At Christmastime, there are cookies galore, but true dessert lovers still crave something more substantial after a festive meal. Pie can seem passé post-Thanksgiving, and while snowy Christmas Coconut Cake is a great option, it’s a little bit labor-intensive and is best made no more than three days ahead, if that. Homemade truffles are wonderful, but still seem a little snacky compared to a true dessert course. Cue cheesecake—it can be made up to half a year ahead and frozen in the interim (although you’d probably prefer not to plan quite that far in advance), and it’s eminently adaptable to holiday flavors, making it a perfect Christmas (or Hanukkah!) dessert.
Cheesecake is also, of course, delicious: sweet and tangy, rich and creamy, fluffy and smooth. There are lots of different styles to suit you, including super easy no-bake options. It’s perfect plain, but its simplicity can serve as a sort of blank canvas for your holiday decorating ideas, if you enjoy expressing your inner Martha Stewart. And no matter what kind you make, if you’re too full to eat more than a tiny sliver after dinner, cheesecake keeps like a champ in the fridge for about a week, assuming it lasts that long.
First Things First: What Kind of Cheesecake Should You Make?
You’ve no doubt heard of New York style cheesecake, but maybe you’re not sure how it’s different from regular cheesecake. And what about no-bake? Or cotton cheesecake? Here are the most noteworthy types to choose from:
New York Style Cheesecake
Since it’s probably the most popular and beloved kind of cheesecake (at least by name), let’s start with New York cheesecake. We have an entire article devoted to it here, but in summary, New York cheesecake is ultra dense and rich, firm yet creamy, and relies on lots of cream cheese for tang and texture, bolstered by heavy cream, eggs, and sugar. Purists shun any added flavorings. Eastern European Jewish immigrants brought the dessert to America, so it’s no surprise that’s it’s sometimes also known as Jewish cheesecake, and often found in Jewish bakeries and delis. Some New York cheesecakes use sour cream instead of heavy cream, either incorporated into the filling or added in a distinct (lightly sweetened) layer on top. Recipes with sour cream incorporated tend to freeze and thaw better than those with heavy cream.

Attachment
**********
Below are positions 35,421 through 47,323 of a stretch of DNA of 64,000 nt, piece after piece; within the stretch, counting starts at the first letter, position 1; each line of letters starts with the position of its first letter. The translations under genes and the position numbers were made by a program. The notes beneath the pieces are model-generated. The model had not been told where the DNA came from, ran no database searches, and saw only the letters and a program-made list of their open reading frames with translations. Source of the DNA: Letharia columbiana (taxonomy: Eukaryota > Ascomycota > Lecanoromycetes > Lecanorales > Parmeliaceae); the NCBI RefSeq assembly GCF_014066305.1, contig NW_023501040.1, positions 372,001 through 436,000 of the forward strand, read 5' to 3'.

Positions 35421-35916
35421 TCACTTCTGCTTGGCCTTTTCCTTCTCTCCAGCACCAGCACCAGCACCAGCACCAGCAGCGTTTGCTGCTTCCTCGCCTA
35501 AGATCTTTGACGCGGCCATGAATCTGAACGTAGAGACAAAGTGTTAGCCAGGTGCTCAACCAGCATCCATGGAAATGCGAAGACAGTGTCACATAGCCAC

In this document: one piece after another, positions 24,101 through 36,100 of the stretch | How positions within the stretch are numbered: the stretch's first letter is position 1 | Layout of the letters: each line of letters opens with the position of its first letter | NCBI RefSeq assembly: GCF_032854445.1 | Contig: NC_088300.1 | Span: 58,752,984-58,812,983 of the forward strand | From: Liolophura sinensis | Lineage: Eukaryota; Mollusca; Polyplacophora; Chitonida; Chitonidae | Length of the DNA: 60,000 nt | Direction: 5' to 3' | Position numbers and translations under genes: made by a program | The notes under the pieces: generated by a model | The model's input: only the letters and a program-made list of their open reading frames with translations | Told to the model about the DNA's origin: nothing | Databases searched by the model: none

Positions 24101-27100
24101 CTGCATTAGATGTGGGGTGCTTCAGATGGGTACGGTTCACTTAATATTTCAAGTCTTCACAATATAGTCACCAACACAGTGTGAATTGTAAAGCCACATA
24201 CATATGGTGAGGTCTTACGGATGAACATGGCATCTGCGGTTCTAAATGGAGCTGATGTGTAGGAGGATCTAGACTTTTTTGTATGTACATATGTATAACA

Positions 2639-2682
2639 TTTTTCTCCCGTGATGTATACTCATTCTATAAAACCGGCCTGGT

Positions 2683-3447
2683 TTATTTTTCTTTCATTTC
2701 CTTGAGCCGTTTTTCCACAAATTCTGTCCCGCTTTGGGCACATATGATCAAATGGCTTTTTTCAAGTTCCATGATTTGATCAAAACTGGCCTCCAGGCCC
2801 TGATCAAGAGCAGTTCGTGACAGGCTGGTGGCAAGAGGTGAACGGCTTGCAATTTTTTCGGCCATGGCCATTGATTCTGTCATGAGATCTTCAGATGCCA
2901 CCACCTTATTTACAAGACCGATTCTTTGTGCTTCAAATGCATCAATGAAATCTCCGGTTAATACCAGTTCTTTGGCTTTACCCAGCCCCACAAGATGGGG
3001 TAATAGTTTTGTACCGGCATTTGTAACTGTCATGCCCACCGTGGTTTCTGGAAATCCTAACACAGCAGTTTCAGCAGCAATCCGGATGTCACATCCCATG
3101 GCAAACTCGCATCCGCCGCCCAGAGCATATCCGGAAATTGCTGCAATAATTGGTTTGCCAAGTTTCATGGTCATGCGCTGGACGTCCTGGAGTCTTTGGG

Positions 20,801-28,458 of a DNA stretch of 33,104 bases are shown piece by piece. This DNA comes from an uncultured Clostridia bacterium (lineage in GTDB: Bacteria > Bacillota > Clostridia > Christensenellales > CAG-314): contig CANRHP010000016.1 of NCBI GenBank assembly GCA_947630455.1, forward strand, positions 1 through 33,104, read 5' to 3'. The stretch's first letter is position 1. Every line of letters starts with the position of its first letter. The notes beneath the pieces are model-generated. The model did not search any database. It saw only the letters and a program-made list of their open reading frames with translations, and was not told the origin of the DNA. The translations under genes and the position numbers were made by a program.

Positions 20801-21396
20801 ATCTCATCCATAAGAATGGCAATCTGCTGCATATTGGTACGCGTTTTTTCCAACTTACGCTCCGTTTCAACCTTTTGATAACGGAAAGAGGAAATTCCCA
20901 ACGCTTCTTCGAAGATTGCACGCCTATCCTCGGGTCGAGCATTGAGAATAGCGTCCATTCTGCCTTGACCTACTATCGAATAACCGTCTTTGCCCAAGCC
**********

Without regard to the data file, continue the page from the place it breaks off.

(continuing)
Lots of cheesecakes that purport to be “New York style” are not really; they’re lighter, fluffier, sweeter, and often flavored with all manner of different ingredients, from chocolate to fruit. Think The Cheesecake Factory and you get the idea. There’s nothing wrong with these at all, and they do have a lot in common with New York style: they’re both baked in spring-form pans, usually in a water bath, although a riskier method that yields puffier, more deeply browned edges involves starting in a 500 degree oven before dropping the temperature dramatically (because there’s no steam from a water bath and because not all ovens hold heat as long or as evenly as others, you might get cracks and fissures if you go this route). Both styles most often have a graham cracker or cookie crumb crust, though sometimes there’s a thin sponge cake base instead. But if you call any old cheesecake “New York” cheesecake, you’re playing fast and loose with culinary definitions, and potentially with hearts and stomachs too.